Nah. I’m Good

Last week, I got an interesting email from my M&A guy. At Legion, we are planning to possibly acquire another company this year, so he has been sending us information on potential targets, etc. He’ll usually send a link to a website and ask us our first impressions of the company, and then go from there.

The twist to this email was that after I said that I wasn’t interested in buying the company he sent over because they were too large, and asset-based, he said THEY wanted to buy US.

Cue screeching brakes.

(Some backstory is necessary here. Two years ago, as one of my friends said, I’d have started packing my desk the minute I got that email. I was fried, frustrated, done. I didn’t want to come back to Legion every day and continue to fight with my business partner, deal with employee issues, lose money, any of it. I was #overit. If someone had offered me so much as $150 for Legion, I’d probably have taken it, and skipped gleefully off into the sunset. But no one did, so I stayed.) Back to the current situation.

When I read that sentence – “They want to buy you” – a cascade of thoughts went through my mind. Here they are, in no particular order:

Someone thinks I’m awesome enough to want to buy my company!

How did they find out about us?

How much do they want to pay?

What would that even look like? What would my job be? Would I have a boss?!?!?!?!

Who am I without Legion?

The most important thought, though, was the one that flashed first. “I don’t want to sell!”

A lot of life is about trusting your gut reaction to situations, and that reaction was telling for me. Faced with *potential* of selling Legion, my first impulse was, frankly, “Nah. I’m good.”

But, me being me, I had to dig deeper and parse this out a bit. WHY was I good? WHY didn’t I want to sell Legion? There were a few options I thought over and discarded before I arrived at one that felt true.

First, I had to consider fear. Was I afraid of what would come next? Legion is the devil I know, and was I just saying that it was better than the devil I didn’t? Was I afraid of never being as successful again with another venture? I’m too young to just retire on what a sale of Legion (at current market rates) would bring me, so there has to be a second act in my work life. Was I afraid of trying to figure that out?

Second, was I simply resistant to the idea of working for someone else? I’ve been my own boss for nearly 10 years now. That’s a long time to not have to answer to someone higher up….I’m not sure I’d be great at it.

Third, was I concerned with the loss of status? Legion is a $29 million company. That means something. Anything else I did would be smaller, certainly at first, possibly forever. I like having a company this size – it gives me legitimacy and pride. People listen when I talk, something a farm girl from Ohio never expected.

But none of those felt like the right answer. I could overcome fear, or a boss, or status questions pretty easily if I really wasn’t happy at Legion. And that was the answer. Right now, at Legion, I’m happy. I make good money. I have job responsibilities I enjoy. I have flexibility to go to the gym and take vacations and I know that the company is still running, and running well. I have great employees and I enjoy seeing them every day. I wake up and look forward to going to work. Life, and life at Legion, is good.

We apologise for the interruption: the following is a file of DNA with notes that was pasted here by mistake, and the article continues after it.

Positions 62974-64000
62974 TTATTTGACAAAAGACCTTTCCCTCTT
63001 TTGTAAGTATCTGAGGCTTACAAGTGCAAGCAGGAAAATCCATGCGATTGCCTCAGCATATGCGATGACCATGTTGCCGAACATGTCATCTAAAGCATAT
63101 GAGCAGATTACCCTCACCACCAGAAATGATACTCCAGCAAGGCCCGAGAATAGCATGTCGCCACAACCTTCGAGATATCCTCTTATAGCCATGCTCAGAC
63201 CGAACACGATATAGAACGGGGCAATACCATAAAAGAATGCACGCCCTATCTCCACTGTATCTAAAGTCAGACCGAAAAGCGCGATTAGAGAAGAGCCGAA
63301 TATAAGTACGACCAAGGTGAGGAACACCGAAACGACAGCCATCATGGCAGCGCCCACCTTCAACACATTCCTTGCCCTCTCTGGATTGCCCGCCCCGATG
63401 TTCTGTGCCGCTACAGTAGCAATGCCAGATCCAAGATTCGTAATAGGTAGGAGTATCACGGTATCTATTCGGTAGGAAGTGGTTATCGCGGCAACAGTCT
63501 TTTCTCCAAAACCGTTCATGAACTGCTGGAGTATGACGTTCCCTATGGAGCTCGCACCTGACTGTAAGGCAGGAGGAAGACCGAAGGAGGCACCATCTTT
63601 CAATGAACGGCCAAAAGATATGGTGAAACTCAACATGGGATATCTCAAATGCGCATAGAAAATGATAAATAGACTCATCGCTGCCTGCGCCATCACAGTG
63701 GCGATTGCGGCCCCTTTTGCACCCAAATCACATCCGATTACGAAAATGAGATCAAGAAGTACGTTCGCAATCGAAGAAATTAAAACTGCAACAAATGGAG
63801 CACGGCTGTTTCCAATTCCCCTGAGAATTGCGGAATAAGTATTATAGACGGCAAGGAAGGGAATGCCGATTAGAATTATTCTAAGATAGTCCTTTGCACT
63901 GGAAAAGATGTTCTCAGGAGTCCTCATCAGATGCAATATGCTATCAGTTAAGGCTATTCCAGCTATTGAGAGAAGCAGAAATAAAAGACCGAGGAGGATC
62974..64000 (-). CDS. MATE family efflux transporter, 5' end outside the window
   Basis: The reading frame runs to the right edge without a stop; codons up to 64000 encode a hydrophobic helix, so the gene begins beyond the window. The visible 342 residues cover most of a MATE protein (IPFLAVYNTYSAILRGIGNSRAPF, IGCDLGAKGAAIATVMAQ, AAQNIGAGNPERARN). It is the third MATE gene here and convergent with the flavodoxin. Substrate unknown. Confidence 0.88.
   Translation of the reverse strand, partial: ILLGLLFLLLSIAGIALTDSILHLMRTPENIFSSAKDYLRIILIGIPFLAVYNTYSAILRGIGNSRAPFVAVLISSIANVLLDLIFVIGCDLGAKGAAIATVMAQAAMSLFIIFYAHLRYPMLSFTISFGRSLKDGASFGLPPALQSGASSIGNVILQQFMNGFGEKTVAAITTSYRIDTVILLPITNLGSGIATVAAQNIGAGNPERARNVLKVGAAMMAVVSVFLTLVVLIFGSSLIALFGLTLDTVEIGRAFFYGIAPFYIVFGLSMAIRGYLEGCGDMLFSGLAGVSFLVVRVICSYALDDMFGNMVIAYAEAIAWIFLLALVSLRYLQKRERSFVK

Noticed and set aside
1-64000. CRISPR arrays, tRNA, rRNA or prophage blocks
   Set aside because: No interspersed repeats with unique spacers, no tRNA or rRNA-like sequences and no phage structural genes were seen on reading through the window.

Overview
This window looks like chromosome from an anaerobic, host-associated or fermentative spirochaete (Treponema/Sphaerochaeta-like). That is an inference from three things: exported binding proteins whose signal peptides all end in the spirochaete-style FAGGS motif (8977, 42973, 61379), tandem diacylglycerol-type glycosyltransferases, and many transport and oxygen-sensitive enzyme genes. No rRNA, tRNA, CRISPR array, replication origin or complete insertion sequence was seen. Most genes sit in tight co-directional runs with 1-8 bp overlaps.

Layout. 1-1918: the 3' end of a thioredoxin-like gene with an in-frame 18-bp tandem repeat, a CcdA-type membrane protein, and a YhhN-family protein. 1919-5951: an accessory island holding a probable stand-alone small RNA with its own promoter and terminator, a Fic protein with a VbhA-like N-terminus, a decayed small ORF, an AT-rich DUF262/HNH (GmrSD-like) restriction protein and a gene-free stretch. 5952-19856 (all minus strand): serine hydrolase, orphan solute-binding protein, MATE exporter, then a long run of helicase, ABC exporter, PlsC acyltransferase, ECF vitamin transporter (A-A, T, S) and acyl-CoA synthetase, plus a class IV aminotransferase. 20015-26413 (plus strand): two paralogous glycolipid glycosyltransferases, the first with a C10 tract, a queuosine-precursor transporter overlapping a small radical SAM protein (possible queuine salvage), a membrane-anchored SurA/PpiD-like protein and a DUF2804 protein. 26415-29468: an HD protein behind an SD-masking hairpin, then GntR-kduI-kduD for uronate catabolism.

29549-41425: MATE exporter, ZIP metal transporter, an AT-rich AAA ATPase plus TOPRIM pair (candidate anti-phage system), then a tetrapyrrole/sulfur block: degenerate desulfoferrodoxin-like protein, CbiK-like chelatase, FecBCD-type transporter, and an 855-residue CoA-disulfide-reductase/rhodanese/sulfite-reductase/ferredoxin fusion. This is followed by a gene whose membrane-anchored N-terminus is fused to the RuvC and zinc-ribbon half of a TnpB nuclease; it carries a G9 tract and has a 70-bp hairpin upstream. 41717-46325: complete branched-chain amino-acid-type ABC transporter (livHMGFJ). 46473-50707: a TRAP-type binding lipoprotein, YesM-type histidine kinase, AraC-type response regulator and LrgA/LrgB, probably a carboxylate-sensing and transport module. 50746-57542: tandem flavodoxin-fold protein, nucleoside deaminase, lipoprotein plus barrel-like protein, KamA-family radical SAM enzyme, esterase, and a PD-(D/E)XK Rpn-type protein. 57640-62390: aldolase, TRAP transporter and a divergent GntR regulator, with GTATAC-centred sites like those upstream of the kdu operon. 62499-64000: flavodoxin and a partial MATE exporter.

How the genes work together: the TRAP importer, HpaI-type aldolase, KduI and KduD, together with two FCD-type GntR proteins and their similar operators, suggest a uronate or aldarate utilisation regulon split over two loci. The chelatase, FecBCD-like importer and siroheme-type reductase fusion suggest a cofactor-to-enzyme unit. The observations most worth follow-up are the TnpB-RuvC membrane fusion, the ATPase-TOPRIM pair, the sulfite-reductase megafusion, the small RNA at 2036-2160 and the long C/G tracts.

So, I had my answer. But then this dragged up something else. A new thing to think about. Was I just being lazy? Shouldn’t I be out there, starting a new thing, leaving Legion in the dust, striving and pushing and forcing myself out of my comfort zone? Isn’t that what entrepreneurs do? Isn’t nine years too long to do one thing? Where had my ambition gone? Who was I if I wasn’t struggling and busy and giving myself over completely to my work? Shouldn’t I be like that one Facebook friend we all have who makes sure to check in at the office at 5 a.m. on Saturdays and 9 p.m. on Sundays, humblebragging about “getting after it?” These questions concern me, because in my family, laziness is the path to hell and ruin and despair. One must work, and work hard, all the time, or you are a burden on the world.


I like having leisure time. I like spending weekends with my family, not in the office. I love traveling, and having the time and money to do it. I like teaching at UC, and belonging to boards or workgroups, working on the social issues that are important to me. I like reading for pleasure and hiking and crocheting and playing Mario Kart. And I just refuse to feel bad about that, or think that I need to upend my entire life just because I’m not working 90 hours a week and sleeping under my desk anymore. I work hard at Legion. I am engaged and interested and curious and improving myself and the company every day. Yes, I go to the gym three days a week. But I also still audit the financials, and run the staff meetings and write the marketing materials. I’m still 100% in. I just also have a personal life now. And that makes me a better human, which makes me a better owner.

So. I don’t want to sell Legion. And I don’t need to feel bad about that. In fact, the realization that I’m still happy and 100% in makes me re-engage with the company in an even more enthusiastic way. I’m here because I want to be here, not because I don’t have any other options. And that’s pretty exciting.

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